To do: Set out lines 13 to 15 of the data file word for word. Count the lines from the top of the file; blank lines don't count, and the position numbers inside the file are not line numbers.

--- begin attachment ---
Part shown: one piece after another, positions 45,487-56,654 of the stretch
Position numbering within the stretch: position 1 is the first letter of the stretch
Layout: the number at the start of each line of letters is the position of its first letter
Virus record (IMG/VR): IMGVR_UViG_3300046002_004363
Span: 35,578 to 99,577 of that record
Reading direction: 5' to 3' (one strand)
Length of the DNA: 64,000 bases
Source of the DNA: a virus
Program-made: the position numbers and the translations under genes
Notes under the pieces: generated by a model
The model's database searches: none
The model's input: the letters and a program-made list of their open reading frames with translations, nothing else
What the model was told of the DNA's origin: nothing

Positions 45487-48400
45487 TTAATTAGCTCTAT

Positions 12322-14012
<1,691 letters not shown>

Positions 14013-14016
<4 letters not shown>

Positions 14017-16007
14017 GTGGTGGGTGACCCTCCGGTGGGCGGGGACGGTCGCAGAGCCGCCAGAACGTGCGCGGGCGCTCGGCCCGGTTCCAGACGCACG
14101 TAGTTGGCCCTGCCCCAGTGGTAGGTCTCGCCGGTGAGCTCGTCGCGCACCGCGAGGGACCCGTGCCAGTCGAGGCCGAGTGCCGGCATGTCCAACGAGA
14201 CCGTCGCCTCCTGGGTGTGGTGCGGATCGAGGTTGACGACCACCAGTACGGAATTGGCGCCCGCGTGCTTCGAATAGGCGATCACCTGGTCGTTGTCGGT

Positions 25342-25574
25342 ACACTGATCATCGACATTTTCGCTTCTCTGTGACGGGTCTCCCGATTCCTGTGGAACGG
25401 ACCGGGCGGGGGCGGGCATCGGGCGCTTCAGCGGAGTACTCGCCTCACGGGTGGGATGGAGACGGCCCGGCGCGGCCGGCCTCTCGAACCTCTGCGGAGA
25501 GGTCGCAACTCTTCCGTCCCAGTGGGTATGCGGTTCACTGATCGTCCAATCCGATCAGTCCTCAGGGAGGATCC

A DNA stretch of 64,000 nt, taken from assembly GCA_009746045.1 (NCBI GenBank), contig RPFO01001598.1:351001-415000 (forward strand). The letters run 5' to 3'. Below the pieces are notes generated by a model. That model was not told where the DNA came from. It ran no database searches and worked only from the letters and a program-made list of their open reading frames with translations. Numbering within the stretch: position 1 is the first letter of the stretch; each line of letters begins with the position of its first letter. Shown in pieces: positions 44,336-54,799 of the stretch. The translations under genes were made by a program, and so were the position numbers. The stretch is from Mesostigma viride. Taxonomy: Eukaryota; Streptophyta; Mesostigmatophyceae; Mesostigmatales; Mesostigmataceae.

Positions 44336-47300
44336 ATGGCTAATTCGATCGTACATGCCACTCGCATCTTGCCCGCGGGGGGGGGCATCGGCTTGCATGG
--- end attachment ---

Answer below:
What the model was told of the DNA's origin: nothing

Positions 45487-48400
45487 TTAATTAGCTCTAT